Parasites turn ants into zombies that adapt to temperature

A new study uncovers liver flukes' savvy manipulation of ants, making them climate-aware zombies.
Rizwan Choudhury
Generic ant on a leaf image.
Generic ant on a leaf image.

Credits: ekamelev/Pixabay 

A new study has revealed the remarkable ability of a parasite that can turn ants into zombies and manipulate their behavior. The lancet liver fluke, a tiny flatworm that infects the brains of ants, can make them climb up and latch onto blades of grass, where they are more likely to be eaten by cattle or deer. This is how the parasite completes its life cycle and infects its next host.

But the parasite is not just a mindless puppeteer. It can also sense the temperature and adjust the ant’s behavior accordingly. When it gets too hot, the parasite makes the ant crawl back down to avoid dehydration and death. This way, it ensures its own survival and increases the chances of transmission.

The study, conducted by researchers from the University of Copenhagen’s Department of Plant and Environmental Sciences, was published in the journal Behavioral Ecology. The researchers tagged hundreds of infected ants in a forest near Roskilde, Denmark, and observed their movements in relation to various environmental factors.

Zombie switch

Associate Professor Brian Lund Fredensborg and former graduate student Simone Nordstrand Gasque, who is currently a Ph.D. student at Wageningen University in the Netherlands, led a study that discovered a distinct correlation between temperature and ant behavior. Fredensborg humorously referred to this discovery as identifying the ants' "zombie switch."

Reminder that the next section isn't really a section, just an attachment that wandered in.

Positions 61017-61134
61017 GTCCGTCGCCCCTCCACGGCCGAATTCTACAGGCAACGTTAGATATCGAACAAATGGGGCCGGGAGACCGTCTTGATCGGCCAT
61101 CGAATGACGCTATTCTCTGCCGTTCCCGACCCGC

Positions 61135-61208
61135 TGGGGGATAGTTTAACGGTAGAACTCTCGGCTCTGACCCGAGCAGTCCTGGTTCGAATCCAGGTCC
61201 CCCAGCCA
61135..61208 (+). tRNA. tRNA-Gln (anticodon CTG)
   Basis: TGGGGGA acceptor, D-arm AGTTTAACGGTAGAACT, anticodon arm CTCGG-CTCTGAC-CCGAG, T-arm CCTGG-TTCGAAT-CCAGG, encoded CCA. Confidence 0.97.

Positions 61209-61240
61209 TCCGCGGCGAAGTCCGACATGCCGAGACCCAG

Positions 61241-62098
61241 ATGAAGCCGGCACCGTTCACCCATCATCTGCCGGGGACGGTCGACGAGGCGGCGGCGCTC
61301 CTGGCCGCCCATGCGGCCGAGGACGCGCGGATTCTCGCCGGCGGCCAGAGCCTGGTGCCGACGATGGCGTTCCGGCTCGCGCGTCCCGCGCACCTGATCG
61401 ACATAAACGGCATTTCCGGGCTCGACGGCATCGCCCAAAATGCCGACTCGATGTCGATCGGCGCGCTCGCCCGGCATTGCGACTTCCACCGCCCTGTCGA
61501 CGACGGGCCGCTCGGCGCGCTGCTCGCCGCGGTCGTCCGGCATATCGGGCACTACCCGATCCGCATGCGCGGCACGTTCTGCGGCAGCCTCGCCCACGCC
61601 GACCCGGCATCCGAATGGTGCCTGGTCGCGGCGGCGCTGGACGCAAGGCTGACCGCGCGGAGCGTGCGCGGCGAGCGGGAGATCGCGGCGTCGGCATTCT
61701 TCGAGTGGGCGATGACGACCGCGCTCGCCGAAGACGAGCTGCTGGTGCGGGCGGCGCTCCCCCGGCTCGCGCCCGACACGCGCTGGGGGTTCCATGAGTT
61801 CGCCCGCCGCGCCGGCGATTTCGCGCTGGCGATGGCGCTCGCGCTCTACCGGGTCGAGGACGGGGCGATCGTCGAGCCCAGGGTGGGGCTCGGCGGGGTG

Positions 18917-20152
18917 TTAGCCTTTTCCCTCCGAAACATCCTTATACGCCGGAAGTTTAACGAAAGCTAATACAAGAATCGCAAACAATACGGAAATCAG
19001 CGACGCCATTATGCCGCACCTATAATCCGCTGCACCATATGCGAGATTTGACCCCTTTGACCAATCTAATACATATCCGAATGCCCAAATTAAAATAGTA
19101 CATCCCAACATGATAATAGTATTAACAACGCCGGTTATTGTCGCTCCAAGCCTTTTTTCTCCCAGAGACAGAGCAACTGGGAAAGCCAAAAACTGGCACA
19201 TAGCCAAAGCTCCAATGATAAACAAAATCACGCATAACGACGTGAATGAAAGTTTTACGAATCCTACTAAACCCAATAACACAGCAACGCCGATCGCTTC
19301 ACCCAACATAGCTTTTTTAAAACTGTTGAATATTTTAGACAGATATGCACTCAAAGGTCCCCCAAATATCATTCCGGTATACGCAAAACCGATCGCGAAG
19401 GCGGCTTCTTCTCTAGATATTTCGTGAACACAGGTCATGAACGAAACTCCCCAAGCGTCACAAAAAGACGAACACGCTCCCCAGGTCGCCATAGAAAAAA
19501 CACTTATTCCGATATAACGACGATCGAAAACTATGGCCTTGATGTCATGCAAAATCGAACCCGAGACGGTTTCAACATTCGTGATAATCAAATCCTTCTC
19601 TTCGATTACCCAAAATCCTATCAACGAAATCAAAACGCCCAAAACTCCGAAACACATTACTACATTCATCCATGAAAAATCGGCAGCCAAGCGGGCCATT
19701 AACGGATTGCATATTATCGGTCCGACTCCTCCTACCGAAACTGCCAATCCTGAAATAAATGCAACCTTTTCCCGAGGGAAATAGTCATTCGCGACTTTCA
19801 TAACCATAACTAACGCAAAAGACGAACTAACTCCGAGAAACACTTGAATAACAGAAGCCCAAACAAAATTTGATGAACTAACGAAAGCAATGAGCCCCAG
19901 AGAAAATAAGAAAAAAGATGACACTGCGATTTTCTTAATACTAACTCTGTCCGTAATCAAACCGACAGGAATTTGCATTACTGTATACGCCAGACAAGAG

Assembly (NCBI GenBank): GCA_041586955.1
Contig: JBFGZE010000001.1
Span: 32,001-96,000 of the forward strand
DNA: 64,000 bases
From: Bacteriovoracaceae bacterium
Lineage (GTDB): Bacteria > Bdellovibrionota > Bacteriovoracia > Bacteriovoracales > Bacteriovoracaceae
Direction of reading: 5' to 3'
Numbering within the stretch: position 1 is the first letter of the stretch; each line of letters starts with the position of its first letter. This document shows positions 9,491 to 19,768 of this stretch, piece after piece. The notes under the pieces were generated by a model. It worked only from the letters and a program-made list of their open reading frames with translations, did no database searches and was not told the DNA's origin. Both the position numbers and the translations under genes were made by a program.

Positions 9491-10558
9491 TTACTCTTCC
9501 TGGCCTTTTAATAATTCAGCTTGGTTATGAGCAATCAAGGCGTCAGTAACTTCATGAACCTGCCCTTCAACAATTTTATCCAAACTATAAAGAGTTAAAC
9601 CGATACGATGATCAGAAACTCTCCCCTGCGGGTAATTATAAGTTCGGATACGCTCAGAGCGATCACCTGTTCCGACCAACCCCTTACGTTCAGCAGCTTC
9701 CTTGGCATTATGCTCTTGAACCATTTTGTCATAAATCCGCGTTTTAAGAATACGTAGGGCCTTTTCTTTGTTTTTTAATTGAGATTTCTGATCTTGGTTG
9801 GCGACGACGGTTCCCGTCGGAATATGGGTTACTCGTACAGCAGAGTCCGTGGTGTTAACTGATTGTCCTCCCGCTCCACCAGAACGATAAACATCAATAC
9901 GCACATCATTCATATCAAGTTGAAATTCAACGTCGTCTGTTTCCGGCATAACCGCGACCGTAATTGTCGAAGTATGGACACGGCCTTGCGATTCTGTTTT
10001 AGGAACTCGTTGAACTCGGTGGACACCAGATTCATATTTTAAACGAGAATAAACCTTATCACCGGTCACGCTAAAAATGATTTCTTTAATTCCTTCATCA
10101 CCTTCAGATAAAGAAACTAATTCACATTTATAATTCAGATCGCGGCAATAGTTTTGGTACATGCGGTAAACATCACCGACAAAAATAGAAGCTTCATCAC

The researchers explain that only one parasite invades the ant’s brain, while hundreds of others hide in its abdomen. The brain parasite sacrifices itself for the others, who are protected by a capsule that shields them from the stomach acid of the next host.

Parasites turn ants into zombies that adapt to temperature
Dissected ant and where you can see the encapsulated parasites (white oval structures) spilling out of the hind body.

Fredensborg explains that in certain environments, hundreds of liver flukes may be present, encapsulated to protect themselves from the stomach acid of future hosts. These liver flukes rely on ants to carry them to their next host. Interestingly, the liver fluke that manipulates the ant eventually dies, effectively sacrificing itself to benefit the others.

The liver fluke can cause liver damage in animals that are infected with many parasites, as they move around the host’s liver and bile ducts.

The researchers note that parasites that alter animal behavior are more common and influential than many people think. They say that understanding these creatures is important for biodiversity and ecology.

Fredensborg asserts that parasites have traditionally received limited attention, despite scientific evidence suggesting that parasitism is the most prevalent form of life. This lack of focus is partially because parasites are challenging to research. However, Fredensborg emphasizes the crucial role that parasites play in biodiversity. By influencing the behavior of their hosts, they can significantly affect food chains and ecosystems, making them important to understand.

The lancet liver fluke is widespread in Denmark and other temperate regions worldwide. The researcher and his colleagues will continue to investigate the parasite, and exactly how it takes over an ant’s brain.